Shona disregards the difference between male and female so that words for humans are grouped in the same classes. ‘He’ is referred to as ‘iye’, so is ‘she’. ‘They’ is ‘ivo’, but also is ‘her’ or ‘him’. ‘Ivo baba’. If we turn the tables, it is no surprise that a number of Shona speakers find this puzzling, presenting the ‘she, he, her and him’ common errors in English. Consider, however, the ambiguity in the dual usage of the word ‘man’ in the English language. It refers to males only on one hand, and to humankind (or is it ‘mankind’) on the other.
The many shades of Shona keep greying all the words
What is the difference between dialect and language? The obvious differentiators are the ability of speakers to understand each other, and unity of vocabulary. With a wide variety of dialects in the Shona language, non-native speakers would be spoiled by choice. For native speakers though, this would be of no relevance. That is because only a few are familiar with how a standardised language has evolved over time, from sub-dialects within dialects.
The earliest efforts to unify the Shona dialects identified 6 main groups which were further divided into sub-dialects. While it was admitted that the Kalanga definitely belonged to the Shona, the dialect was not included in the unification of dialects as its features were too peculiar. This unification, which was meant to achieve a standard Shona language seems to have resulted in the blurring of some varieties. An occurrence I believe to be rather unfortunate.
|Korekore||Tavara, Shangwe, Korekore, Gova, Budya|
|Zezuru||Shawasha, Harava, Gova, Nohwe, Hera, Njanja, Mbire, Nobvu, Vakwachikwakwa, Vakwazvimba, Tsunga|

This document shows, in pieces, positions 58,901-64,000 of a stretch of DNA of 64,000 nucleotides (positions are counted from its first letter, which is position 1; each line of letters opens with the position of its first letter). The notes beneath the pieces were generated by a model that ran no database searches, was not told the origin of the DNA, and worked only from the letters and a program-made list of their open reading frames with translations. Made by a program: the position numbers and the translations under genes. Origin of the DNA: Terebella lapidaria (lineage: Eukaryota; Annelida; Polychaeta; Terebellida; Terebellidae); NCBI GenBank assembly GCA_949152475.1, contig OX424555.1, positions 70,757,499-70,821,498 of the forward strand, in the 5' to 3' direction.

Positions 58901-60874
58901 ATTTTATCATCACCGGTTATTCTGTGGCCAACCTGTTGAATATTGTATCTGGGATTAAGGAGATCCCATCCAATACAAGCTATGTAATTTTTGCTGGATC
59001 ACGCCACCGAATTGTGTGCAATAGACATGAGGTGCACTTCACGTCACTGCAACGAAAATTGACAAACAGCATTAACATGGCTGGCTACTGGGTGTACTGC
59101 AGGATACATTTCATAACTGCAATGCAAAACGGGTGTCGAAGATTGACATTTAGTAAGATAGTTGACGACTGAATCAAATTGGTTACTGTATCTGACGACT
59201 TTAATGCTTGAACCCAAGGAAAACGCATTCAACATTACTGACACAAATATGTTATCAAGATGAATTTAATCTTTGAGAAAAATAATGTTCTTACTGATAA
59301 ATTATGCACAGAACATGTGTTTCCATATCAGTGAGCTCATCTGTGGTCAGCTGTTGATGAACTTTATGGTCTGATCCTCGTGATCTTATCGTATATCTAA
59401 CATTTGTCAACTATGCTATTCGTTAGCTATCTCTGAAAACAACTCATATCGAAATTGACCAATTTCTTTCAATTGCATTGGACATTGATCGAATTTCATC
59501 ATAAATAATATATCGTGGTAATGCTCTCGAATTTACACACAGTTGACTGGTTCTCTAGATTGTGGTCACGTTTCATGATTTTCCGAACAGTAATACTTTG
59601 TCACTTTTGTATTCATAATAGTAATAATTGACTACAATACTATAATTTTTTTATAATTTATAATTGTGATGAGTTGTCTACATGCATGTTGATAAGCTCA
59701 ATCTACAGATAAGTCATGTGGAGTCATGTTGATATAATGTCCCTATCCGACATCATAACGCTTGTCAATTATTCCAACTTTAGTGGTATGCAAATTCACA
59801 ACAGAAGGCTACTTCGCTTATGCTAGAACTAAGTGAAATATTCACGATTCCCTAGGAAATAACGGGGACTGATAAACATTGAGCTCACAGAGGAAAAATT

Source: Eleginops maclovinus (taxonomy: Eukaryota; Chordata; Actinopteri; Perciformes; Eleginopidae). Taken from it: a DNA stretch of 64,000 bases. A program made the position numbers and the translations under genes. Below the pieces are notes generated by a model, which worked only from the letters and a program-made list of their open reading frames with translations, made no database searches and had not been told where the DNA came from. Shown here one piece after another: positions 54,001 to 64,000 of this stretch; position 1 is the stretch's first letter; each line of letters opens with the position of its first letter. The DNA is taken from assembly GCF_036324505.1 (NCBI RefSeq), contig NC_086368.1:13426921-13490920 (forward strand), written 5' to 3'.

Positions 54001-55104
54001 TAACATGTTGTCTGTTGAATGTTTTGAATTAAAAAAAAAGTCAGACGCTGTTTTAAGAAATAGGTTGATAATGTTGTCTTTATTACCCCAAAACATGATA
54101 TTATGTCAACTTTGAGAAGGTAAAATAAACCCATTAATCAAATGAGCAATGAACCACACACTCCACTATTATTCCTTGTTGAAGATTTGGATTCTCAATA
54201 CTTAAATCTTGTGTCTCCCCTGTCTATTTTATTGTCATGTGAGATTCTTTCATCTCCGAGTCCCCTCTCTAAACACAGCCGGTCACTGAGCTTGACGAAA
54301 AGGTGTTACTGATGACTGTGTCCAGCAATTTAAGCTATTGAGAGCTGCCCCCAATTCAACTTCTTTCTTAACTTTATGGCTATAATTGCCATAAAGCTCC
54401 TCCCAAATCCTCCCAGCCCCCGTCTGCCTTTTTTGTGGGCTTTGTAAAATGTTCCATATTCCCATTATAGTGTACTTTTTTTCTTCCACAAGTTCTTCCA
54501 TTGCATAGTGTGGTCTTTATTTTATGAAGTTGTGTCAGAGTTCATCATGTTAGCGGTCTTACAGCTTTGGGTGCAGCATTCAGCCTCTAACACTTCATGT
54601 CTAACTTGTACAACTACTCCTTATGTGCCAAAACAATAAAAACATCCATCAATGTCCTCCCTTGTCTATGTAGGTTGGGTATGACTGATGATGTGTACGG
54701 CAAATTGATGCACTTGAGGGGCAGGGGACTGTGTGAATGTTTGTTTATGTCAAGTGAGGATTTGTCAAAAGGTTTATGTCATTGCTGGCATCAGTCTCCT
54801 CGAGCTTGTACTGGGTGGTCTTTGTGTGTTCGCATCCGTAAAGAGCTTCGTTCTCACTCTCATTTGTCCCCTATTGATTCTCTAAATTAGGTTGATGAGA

|Karanga||Duma, Jena, Mari, Govera, Ngova/ Gova, Nyubi|
|Manyika||Hungwe, Manyika, Teve|
|Ndau||Ndau, Tonga, Garwe, Danda, Shanga|
|Kalanga||Nyai, Nambya, Rozvi, Kalanga, Talahundra, Lilima / Humba, Peri|
(adapted from the 1931 ‘Report on the Unification of the Shona Dialects’ by Doke)
Some interesting facts on the unification of Shona dialects
In the process of standardisation, a 32-letter alphabet was recommended. This was made up of the Roman alphabet (less ‘l’ and ‘q’) and an additional 8 symbols. The recommendation was based on a desire to avoid any symbol having more than one sound. All the additional symbols were later dropped.
‘Zezuru’ was chosen as the basis of unification of the dialects because: it included all phonetic differences; pronunciation within it was more or less uniform, and it was spoken in the central geographical area of the Shona speaking territory.
The whistling is strenuous
While one would assume that Shona is fairly easy to learn given that it is written in the manner it is pronounced, this isn’t the case. When learning a new language, people tend to transfer the pronunciation rules, grammar and accents of their first language to the language being learnt. The whistling sounds of the Shona language have proven to be problematic to non-native speakers. These include ‘sv’, ‘tsv’, ‘zv’, ‘dzv’and ‘nzv’. I vividly remember how, as a child, I had to endure countless Mass celebrations led by white priests. Fortunately, the various gestures and postures performed during the Mass always kept me engaged.
So even without saying a word, you have spoken, albeit in a different language. Language is more than words, dialects and accents. It is how we influence the world and how the world influences us. A new language presents a different world view, so embrace whatever chance you get to learn one.
The views expressed in this article are entirely my own and given in no professional or expert capacity. For details on Shona dialects, reference was made to the ‘1931 ‘Report on the Unification of the Shona Dialects’ by Doke: A photographic reprint with an introduction by Herbert Chimhundu, 2005)